This rule would remove § 648.87(b)(1)(i)(F) and (G). This regulatory text was added as part of NMFS's emergency rule for addressing sector carryover for FY 2013. This regulatory text was supposed to expire on April 30, 2014; however, was inadvertently left in the regulations permanently.
In § 648.87(c)(2), this rule would clarify that sector exemptions are limited to those regulations implementing the groundfish program, and not any regulation applicable to a groundfish vessel. The proposed regulatory correction more precisely reflects the intent of Amendment 16.
In § 648.90(a)(4), this rule would reinstate the regulatory text describing the ABC and ACL recommendation process, which was inadvertently deleted in a previous rulemaking.
In § 648.90(a)(5), this rule would reinstate the regulatory text describing the trigger of the scallop fishery accountability measures, which was inadvertently deleted in a previous rulemaking.
In § 697.7(c)(1)(xxii) and (c)(2)(xvii), this rule would replace the word “traps” with “lobster traps.” This proposed correction is intended to clarify that the lobster regulations do not prohibit Federal lobster permit holders from possessing, or using, non-lobster trap gear on trips fishing with a method other than traps (e.g., mobile trawl gear).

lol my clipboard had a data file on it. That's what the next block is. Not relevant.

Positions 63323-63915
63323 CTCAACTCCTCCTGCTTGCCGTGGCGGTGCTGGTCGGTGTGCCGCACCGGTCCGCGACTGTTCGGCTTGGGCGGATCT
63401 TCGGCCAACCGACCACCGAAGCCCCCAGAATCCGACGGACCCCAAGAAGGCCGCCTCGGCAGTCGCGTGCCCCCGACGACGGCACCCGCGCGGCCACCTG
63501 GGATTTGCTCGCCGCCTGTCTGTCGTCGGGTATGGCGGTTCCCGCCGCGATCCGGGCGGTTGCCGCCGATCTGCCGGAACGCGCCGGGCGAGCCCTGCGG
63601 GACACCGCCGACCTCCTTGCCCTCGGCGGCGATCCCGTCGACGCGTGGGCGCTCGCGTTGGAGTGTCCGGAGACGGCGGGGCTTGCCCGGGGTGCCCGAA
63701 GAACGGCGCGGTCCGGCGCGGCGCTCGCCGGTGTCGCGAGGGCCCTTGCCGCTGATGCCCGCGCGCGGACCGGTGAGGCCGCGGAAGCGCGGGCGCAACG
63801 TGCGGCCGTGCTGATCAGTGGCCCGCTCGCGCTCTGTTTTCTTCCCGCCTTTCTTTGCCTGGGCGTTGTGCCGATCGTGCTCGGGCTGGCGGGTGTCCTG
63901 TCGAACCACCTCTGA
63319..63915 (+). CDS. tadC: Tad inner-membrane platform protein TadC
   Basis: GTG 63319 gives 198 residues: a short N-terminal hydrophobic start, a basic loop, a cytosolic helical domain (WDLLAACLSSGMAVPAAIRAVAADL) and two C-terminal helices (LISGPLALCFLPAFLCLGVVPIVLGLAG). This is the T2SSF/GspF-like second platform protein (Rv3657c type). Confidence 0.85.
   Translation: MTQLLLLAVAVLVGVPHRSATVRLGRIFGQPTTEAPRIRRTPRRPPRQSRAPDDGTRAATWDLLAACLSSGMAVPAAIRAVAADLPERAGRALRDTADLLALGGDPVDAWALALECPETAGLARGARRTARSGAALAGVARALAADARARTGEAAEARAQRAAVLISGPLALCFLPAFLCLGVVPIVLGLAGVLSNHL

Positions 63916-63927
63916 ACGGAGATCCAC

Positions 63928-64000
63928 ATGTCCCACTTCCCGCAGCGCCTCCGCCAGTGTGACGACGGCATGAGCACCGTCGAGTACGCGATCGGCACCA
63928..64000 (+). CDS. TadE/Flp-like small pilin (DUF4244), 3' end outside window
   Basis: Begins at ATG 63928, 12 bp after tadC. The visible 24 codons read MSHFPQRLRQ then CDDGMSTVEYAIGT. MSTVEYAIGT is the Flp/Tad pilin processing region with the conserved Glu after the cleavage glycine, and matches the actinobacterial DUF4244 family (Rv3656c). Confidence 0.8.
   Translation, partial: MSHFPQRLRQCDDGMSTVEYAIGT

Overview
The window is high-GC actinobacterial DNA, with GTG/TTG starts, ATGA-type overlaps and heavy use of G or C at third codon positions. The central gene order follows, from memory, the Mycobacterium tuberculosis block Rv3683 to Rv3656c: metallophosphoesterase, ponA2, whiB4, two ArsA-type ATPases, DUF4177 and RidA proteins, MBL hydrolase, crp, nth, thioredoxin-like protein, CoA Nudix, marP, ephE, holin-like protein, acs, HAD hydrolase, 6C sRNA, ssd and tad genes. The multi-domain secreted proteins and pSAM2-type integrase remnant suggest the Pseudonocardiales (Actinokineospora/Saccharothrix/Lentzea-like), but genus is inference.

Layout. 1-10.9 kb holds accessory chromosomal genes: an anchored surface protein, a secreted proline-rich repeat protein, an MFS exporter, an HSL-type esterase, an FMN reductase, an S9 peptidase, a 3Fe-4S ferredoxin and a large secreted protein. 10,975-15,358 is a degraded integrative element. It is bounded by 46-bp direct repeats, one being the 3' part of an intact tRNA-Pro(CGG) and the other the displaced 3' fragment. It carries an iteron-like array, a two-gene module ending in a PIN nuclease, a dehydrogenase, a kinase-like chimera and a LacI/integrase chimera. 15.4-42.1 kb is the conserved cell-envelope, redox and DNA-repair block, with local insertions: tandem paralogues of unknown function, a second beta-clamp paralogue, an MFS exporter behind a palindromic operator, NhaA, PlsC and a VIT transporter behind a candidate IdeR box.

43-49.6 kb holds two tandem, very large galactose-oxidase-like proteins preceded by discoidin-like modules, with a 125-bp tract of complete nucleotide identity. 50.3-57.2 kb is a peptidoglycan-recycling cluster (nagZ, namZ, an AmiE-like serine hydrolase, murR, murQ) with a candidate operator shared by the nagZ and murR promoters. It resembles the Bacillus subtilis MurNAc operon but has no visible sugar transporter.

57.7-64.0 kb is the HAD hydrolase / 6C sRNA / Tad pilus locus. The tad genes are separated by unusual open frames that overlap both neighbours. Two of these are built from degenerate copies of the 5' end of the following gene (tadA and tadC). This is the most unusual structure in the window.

NMFS defines a lobster trap as “any structure or other device, other than a net, that is placed, or designed to be placed, on the ocean bottom and is designed for or is capable of, catching lobsters.” This definition applies to all Federal lobster permit holders regardless of whether the permit holder might actually be targeting a different species with the trap (e.g., crab or fish traps). Federal lobster permit holders are prohibited from possessing, or using, lobster traps on any trip that catches lobster with non-trap gear (e.g., trawl gear). However, trap gear that is configured in such a way so that it is not capable of catching lobster is not considered “lobster trap” gear. As a result, Federal lobster permit holders are allowed to possess, and use, non-lobster trap gear on board their vessel even if harvesting lobster with gear other than lobster traps (e.g., trawl gear).